Sen. James Lankford (R-OK), hours before his months-long work on a pro-migration border deal is projected to go down in flames, defended Homeland Security Secretary Alejandro Mayorkas against impeachment.
Asked about the House’s effort to impeach the embattled secretary amid an unprecedented border crisis that began under his watch, Lankford said, “It’ll fail in the Senate,” while mockingly taunting, “If I can use the House term, it’ll be dead on arrival when it comes over.”
Lankford on House Republicans trying to impeach Mayorkas again
“It’ll fail in the Senate. If I could use the House term, it’ll be dead on arrival when it comes over.…” pic.twitter.com/Mq4twZPzIQ
— Alan He (@alanhe) February 7, 2024
Speaker Mike Johnson (R-LA) previously said Lankford’s border deal was “dead on arrival” in the House. Those comments came hours after the deal’s long-awaited Sunday night reveal confirmed rumors of highly concerning pro-migration provisions.
Lankford had denied the substance of the leaks, especially details that the bill would allow 5,000 migrants per day before a new emergency authorization was triggered, saying it would be “absolutely absurd” to negotiate a deal allowing those numbers.
Despite Lankford’s assurances, the “deal” was even worse. The threshold to enable the declaration of a new emergency authority is not 5,000 migrant encounters per day, but 8,500. It would take an average of 5,000 migrants crossing per day over seven days to trigger the secretary’s authority to declare an emergency.
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Yet, numerous loopholes and exemptions would keep migrants from counting toward that threshold, and the president could unilaterally override the authorization.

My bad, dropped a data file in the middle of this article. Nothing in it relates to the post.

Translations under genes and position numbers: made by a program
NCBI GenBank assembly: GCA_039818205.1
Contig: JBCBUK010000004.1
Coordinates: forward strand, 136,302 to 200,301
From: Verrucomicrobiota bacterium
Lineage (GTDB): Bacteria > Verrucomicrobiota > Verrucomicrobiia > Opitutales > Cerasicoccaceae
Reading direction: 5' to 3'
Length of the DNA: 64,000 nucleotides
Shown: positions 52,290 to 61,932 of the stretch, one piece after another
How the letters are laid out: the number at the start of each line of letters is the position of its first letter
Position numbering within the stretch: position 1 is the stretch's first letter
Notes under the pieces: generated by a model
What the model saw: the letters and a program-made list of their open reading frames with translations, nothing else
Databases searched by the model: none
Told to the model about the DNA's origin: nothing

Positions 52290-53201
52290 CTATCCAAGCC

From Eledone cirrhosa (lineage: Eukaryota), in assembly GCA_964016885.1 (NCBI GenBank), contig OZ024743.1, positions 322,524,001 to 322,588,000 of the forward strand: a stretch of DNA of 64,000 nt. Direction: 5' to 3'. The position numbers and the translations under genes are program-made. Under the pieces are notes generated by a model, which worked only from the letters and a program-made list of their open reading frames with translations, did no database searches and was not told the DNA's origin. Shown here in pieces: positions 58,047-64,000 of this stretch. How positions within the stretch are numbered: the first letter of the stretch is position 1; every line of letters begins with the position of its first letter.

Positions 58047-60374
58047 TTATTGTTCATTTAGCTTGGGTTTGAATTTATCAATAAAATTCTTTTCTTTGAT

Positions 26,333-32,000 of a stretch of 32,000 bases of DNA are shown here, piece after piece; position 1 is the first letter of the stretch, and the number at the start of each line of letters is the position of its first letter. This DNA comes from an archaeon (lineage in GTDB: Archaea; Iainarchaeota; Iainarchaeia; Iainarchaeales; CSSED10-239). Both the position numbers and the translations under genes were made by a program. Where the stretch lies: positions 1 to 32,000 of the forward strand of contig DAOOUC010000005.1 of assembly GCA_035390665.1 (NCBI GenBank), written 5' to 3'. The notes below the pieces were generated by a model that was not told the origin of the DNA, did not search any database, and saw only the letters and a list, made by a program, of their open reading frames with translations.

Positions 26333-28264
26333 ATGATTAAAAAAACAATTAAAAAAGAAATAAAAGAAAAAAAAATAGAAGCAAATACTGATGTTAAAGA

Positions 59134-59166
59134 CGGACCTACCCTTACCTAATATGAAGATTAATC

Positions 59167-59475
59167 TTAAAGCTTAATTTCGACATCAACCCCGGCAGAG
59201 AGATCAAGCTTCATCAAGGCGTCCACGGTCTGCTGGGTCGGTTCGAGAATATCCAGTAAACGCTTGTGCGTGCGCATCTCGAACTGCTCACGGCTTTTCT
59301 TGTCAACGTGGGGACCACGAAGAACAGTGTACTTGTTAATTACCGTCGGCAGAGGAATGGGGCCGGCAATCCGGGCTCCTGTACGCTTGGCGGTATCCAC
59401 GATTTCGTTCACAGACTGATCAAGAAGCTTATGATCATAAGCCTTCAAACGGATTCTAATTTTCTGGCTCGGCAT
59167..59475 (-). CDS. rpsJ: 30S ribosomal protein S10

Lankford’s latest comments came after a contentious Tuesday night House vote to impeach Mayorkas failed after a deadlock. Democrats rolled Rep. Al Green (D-TX) into the chamber in a wheelchair and hospital gown, reportedly without shoes, to deadlock the tally, forcing Rep. Blake Moore (R-UT), who supports impeachment, to change his vote to no in a procedural move enabling the House to take up the resolution again.
Green was reportedly recovering from an emergency surgery.
“I was determined to cast the vote long before — I had no idea how close it was going to be,” Green said in an interview from his hospital bed, according to the New York Times. “I didn’t come assuming my vote was going to make a difference. I came because it was personal.”
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Homeland Security Committee Events / YouTube
Republicans would have had the votes, had all members been present. Rep. Steve Scalise (R-LA) was in Louisiana recovering from ongoing cancer treatments.
In a television interview filmed in Louisiana the day of the vote, Scalise supported the impeachment.
Lankford went on to attack the substance of impeachment. “It’ll still be the same policy, even if Mayorkas left,” he said. “We’re gonna have the same result, because we’ve got the same president who’s driving the policy, just like we did under Trump.
However, the House responsibility to impeach an official for “high crimes and misdemeanors” is not dependent on the political will, or lack thereof, of the Senate.
Further, Republicans have argued that impeaching a cabinet official for breaking the law sends a clear message not only to President Biden but whomever might replace him that the party is serious about holding lawlessness accountable.
After Lankford’s dance with Democrats produced the widely panned deal, overwhelming condemnation forced even Minority Leader Mitch McConnell (R-KY) to urge Republicans to oppose a procedural vote to advance the bill. That vote is expected to fail Wednesday.
Meanwhile, House Republicans are expected to bring the Mayorkas impeachment resolution up for a vote again, likely Tuesday before a special election in New York.
Bradley Jaye is a Capitol Hill Correspondent for Breitbart News. Follow him on X/Twitter at @BradleyAJaye.